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Attorneys for Joe Miller press borough legal fight over $1,401.72

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Posted: Wednesday, October 24, 2012 11:25 pm | Updated: 11:52 am, Mon Jan 21, 2013.

FAIRBANKS — In June, we thought the legal fight between Joe Miller and the borough about his employment record was over when Miller signed off on a $5,000 deal in which the borough accepted no fault in the matter.

After signing the paperwork, however, Miller’s attorneys said they didn’t like the part of it in which the borough said it did not accept any fault.

They argued that it was a judgment, not a settlement and that the part about the borough declining any fault didn’t count.

In September, we thought the case was over again when a judge said Miller’s attorneys had signed the deal in June, meaning $5,000 would be paid and the borough would admit no fault.

But that didn’t end it either.

In the days that followed that announcement, Miller’s lawyers developed a new line of attack.

In one sense this latest twist is a fight about $1,401.72. In another sense, it’s about trying to find a way for the former U.S. Senate candidate to proclaim victory in the case and say the borough was at fault, despite the statement Miller accepted to the contrary.

In looking at the court files, it is clear that a great deal  more than $1,401.72 has been generated in legal expenses in the past month, with attorneys making a few hundred dollars per hour running up the hours in an argument about a relatively small sum.

It is one of many strange twists in this strange case.

Before giving him his money to end the case, the borough made numerous requests to Miller for a W-9 form.

A W-9 form is one of the simplest IRS documents, containing a taxpayer identification number and details about withholding, which are sent to the IRS by the person seeking the W-9.

The borough said it asked for the W-9 five times, but Miller did not respond.

Because Miller did not provide a W-9, the borough said it had to withhold federal income taxes from the $5,000, following the normal IRS withholding rules.

It gave him a check for $3,604.44 and withheld $1,401.72 or about 28 percent of the total. The settlement also included $6.16 interest for the 12 days that elapsed after the deal was approved by the court Aug. 29.

Miller’s attorney said a W-9 was not needed because this was a “judgment” and not a settlement and a judgment does not require a W-9.

For Miller and his attorneys, the refusal to produce a W-9 was part of the strategy to argue this was a legal win, a battle that has been unsuccessful so far in court.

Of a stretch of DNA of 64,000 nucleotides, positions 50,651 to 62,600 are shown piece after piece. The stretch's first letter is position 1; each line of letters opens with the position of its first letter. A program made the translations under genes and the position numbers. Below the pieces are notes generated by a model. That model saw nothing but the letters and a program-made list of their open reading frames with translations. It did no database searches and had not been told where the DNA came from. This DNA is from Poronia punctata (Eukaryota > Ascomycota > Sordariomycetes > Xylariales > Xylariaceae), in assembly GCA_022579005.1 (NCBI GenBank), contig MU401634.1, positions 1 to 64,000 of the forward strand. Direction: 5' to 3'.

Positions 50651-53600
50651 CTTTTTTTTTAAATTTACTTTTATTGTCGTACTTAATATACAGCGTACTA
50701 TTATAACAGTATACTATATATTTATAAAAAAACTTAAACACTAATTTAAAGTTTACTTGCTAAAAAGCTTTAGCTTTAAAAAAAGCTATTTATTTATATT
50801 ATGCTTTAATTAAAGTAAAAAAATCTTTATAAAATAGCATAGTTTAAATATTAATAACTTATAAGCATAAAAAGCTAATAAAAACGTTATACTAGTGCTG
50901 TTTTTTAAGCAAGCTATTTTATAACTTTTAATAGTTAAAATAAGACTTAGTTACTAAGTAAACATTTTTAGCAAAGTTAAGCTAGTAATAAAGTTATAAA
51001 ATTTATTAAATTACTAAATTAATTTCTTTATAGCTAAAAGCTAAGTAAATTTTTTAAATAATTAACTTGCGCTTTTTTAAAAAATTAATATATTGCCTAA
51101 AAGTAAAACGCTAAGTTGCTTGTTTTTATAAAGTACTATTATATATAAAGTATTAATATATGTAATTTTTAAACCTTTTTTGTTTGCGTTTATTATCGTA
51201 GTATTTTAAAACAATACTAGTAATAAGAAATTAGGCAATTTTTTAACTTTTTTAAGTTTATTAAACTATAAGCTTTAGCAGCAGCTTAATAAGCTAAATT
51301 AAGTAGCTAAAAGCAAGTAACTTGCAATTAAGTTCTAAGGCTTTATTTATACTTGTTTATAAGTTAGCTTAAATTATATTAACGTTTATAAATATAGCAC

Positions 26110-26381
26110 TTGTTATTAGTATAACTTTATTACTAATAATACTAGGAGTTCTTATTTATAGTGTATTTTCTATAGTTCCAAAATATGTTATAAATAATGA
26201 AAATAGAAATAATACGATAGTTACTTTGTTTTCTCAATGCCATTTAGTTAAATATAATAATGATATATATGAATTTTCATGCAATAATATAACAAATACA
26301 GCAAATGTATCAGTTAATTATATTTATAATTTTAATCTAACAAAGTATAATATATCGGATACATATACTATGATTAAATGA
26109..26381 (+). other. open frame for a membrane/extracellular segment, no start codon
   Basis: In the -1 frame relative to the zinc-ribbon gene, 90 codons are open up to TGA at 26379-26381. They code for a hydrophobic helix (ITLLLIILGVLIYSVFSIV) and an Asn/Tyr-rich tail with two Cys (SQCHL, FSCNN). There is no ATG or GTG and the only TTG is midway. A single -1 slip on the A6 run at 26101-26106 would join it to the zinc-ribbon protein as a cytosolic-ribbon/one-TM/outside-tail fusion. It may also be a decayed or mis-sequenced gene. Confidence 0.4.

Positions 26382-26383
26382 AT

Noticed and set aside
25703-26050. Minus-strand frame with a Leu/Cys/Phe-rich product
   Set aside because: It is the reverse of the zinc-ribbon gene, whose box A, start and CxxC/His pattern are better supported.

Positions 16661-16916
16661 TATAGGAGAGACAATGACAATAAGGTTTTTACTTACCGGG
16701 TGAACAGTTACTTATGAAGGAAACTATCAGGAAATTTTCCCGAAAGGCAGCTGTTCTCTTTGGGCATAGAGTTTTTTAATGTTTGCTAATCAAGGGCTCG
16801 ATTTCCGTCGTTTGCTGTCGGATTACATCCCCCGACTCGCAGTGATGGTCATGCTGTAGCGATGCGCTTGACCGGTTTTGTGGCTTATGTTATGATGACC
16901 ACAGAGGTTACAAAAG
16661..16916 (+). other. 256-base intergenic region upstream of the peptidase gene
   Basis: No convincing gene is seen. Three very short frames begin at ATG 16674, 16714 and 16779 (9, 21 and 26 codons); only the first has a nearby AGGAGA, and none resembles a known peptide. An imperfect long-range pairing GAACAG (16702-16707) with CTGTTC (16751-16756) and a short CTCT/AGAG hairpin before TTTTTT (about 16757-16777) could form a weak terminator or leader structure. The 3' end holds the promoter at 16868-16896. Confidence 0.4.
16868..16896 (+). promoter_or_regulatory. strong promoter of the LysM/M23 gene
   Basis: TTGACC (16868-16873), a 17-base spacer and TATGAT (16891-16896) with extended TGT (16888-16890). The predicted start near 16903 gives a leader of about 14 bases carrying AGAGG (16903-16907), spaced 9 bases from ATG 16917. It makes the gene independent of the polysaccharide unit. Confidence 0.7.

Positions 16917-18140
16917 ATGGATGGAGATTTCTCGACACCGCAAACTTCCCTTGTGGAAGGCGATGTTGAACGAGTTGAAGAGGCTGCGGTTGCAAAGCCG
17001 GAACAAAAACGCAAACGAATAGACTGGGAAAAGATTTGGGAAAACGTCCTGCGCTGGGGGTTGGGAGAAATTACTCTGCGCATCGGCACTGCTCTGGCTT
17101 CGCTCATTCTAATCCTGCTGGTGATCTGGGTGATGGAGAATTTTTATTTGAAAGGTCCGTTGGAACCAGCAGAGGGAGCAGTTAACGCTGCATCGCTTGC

Had they wished to make the strongest case that the borough was at fault, they should have said in June they would agree to the $5,000 deal, but not the section about the borough admitting no fault.

They didn’t do that, however, and accepted the borough language. Later, they said the statement accepting no fault was irrelevant.

In refusing to provide a W-9 form, Miller attorney John Tiemessen wrote Sept. 10 to a borough lawyer that nothing less than the full $5,000 would be acceptable, the latest chapter in the “This is a judgment, not a settlement” campaign.

“If we receive anything less than the full $5,000 judgment amount, be advised that we will pursue all legally available options for collection of the full judgment amount,” Tiemessen wrote to Greg Fisher, the attorney for the borough.

That same day the borough hand-delivered a check to the office of Miller’s lawyer for $3,604.44.

The next day Fisher wrote to Miller’s attorney to say IRS rules do not “distinguish between a judgment and a settlement for purposes of withholding.”

Fisher concluded his letter by saying: “If your client follows through on your threat of renewed litigation, the borough will defend its interests and seek Rule 11 sanctions against you and your client.”

Rule 11 sanctions deal, in part, with frivolous legal documents filed by attorneys.

The latest action in this case occurred Friday. After reviewing numerous documents, Anchorage Judge Stephanie Joannides ruled Miller must file a W-9 with the borough to get his $1,401.72.

She gave Miller 10 days to file the W-9 and said the borough must pay him $1,401.72 within three days of receiving that form. She said the question of whether the $5,000 is taxable is a matter for the IRS to decide.

I hesitate to say that the case is over.

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